Paper Plate Walrus

My son was sitting next to me while I was on Pinterest the other day (I know, I know, great Mother/Son bonding time, right?!). He saw this Walrus craft as I was browsing and he decided his life would not be complete if we didn’t make it. After two days of non-stop bugging me and a trip to the library, we not only made this adorable craft, but we learned a lot about Walruses as well!

Isn’t he cute? I traced the Pinterest link back to Danielle’s Place of Crafts and Activities. Due to her Copyright Policy I can’t give you a complete tutorial but you can find the directions for this craft on her Arctic Animal Page. (You have to scroll down the page a bit till you get to the Walrus craft.)

I did want to give you a couple tips if you decide to do this craft though. Danielle’s directions say to glue the paper plates together. If you are inpatient like me and my boys, don’t waste your time with school glue. Pop out the glue gun.

Also, we didn’t glue in the tusks (plastic spoons) in the muzzle before we painted, as her directions said to. I knew painting would be messy for my preschooler, so we opted to glue on the muzzle and add the tusks after the Walrus was painted and dry. I used the glue gun for the tusks as well.

If I was going to do this craft with a class, I would probably have the paper plates all assembled, ready to paint to help with time. I think I would also consider using staples to put the paper plates together instead of glue. You wouldn’t see the staples anyways once it is all painted.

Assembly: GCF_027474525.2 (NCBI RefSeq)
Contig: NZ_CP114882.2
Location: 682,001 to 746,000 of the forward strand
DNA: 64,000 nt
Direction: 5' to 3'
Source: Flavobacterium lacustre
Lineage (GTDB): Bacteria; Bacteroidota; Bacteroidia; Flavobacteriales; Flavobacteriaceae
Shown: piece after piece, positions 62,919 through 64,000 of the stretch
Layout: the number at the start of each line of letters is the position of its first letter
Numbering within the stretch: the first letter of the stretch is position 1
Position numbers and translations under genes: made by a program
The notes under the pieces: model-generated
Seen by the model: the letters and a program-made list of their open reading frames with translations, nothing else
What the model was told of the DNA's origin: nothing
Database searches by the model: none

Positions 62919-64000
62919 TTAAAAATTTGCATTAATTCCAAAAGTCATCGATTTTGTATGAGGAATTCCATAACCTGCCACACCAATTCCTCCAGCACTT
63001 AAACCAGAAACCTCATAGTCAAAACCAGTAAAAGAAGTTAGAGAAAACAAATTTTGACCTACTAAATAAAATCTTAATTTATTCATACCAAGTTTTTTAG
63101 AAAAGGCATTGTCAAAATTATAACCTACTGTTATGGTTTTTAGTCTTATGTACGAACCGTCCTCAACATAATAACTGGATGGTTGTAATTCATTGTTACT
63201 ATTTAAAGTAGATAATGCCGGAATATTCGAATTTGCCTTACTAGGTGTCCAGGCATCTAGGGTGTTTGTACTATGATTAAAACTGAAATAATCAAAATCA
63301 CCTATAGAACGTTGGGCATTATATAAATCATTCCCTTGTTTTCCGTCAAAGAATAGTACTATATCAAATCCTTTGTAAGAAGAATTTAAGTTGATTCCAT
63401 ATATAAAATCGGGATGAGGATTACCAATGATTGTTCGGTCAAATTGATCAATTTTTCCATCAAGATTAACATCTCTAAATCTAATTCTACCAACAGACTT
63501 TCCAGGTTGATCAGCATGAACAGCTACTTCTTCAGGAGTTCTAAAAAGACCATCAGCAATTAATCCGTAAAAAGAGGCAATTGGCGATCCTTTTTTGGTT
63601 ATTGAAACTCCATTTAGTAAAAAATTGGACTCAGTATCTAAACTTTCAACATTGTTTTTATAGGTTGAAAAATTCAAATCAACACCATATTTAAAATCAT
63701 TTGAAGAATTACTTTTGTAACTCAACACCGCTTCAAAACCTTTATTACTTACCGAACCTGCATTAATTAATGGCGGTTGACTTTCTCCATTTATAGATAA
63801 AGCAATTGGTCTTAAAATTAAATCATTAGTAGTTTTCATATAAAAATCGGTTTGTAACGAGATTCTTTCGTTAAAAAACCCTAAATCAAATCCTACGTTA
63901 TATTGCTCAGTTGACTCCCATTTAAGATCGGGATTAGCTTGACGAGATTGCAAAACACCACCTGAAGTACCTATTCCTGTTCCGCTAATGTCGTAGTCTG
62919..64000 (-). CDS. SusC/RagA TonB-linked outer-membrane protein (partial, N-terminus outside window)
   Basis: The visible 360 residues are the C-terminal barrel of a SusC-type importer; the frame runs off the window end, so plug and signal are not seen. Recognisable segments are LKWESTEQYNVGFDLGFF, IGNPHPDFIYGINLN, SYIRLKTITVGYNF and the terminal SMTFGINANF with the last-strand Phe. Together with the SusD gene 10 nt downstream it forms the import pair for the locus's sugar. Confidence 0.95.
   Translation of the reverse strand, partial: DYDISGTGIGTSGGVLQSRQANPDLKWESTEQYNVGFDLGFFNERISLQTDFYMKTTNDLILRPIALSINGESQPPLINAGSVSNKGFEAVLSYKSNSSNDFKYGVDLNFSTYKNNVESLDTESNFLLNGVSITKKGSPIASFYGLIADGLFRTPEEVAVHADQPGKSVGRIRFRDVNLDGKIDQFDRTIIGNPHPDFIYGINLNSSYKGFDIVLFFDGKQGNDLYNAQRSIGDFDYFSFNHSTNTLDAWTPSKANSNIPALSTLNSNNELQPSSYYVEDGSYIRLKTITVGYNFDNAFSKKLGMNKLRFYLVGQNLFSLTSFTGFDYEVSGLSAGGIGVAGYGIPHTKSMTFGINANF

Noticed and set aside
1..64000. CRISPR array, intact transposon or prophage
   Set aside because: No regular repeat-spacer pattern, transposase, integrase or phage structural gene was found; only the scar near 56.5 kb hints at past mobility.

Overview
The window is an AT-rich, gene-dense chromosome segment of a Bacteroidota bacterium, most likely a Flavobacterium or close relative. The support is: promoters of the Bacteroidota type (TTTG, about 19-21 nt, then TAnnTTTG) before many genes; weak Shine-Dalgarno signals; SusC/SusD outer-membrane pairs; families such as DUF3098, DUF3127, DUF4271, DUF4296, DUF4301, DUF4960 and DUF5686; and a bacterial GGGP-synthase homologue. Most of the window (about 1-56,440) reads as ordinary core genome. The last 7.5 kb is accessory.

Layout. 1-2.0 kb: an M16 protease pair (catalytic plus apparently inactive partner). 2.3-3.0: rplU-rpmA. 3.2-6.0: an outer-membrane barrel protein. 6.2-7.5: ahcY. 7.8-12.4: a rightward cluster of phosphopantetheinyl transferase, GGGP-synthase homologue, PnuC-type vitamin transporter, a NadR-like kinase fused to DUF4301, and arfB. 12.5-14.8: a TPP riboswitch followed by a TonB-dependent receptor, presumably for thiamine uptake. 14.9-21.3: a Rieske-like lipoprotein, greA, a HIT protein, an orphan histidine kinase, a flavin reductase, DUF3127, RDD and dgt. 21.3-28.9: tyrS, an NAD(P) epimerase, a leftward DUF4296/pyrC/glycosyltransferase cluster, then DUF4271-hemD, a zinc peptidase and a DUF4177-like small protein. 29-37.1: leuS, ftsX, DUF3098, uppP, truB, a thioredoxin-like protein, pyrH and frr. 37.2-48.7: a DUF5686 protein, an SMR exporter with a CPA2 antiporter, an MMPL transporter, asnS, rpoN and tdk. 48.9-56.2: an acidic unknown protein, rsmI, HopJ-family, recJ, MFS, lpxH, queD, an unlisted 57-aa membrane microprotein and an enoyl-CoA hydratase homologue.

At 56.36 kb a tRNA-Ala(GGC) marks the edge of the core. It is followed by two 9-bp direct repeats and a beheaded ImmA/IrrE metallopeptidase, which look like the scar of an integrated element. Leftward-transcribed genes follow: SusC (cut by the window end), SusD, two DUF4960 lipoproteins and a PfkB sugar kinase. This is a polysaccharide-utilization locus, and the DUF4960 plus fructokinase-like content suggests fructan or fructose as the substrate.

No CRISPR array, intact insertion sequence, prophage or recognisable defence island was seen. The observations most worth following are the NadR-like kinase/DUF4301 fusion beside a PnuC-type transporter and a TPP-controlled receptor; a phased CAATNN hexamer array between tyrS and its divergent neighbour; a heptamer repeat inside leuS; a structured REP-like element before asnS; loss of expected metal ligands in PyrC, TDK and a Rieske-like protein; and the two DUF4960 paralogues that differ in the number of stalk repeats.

I was disappointed that I could only find one children’s picture book with a Walrus as the subject. Turns out, it was a wordless book too. If you know of any fiction Walrus books, I would love some suggestions for future use.

Where’s Walrus by Stephen Savage

Although wordless, it was fun to make up words for each page with my preschooler. It is about a Walrus that escapes from a Zoo and the Zookeeper searches all over town for the Walrus. The Walrus was really good at disguising himself in each scene, which makes this book really fun.

Walruses by Jody Sullivan Rake

This is a perfect non-fiction book about Walruses for preschoolers age 3-4. There is one paragraph on each page with facts and info on Walruses. Just enough information for preschoolers to stay interested and not be too bored.

Walruses by Frank Staub

This was the perfect book for my son who just turned 5. I would recommend it for ages 4-7. It has a lot more detailed info and facts about Walruses. I feel like my so learned a lot from this book and he loved all the photographs of the Walruses. I asked him after we were finished with our craft what he learned about Walruses and he said, “If a Walrus gets too cold he turns white and if he gets hot he turns pink.” I liked how this book showed pictures of the Walruses white and pink so he really grasped that concept.

Happy Crafting!!

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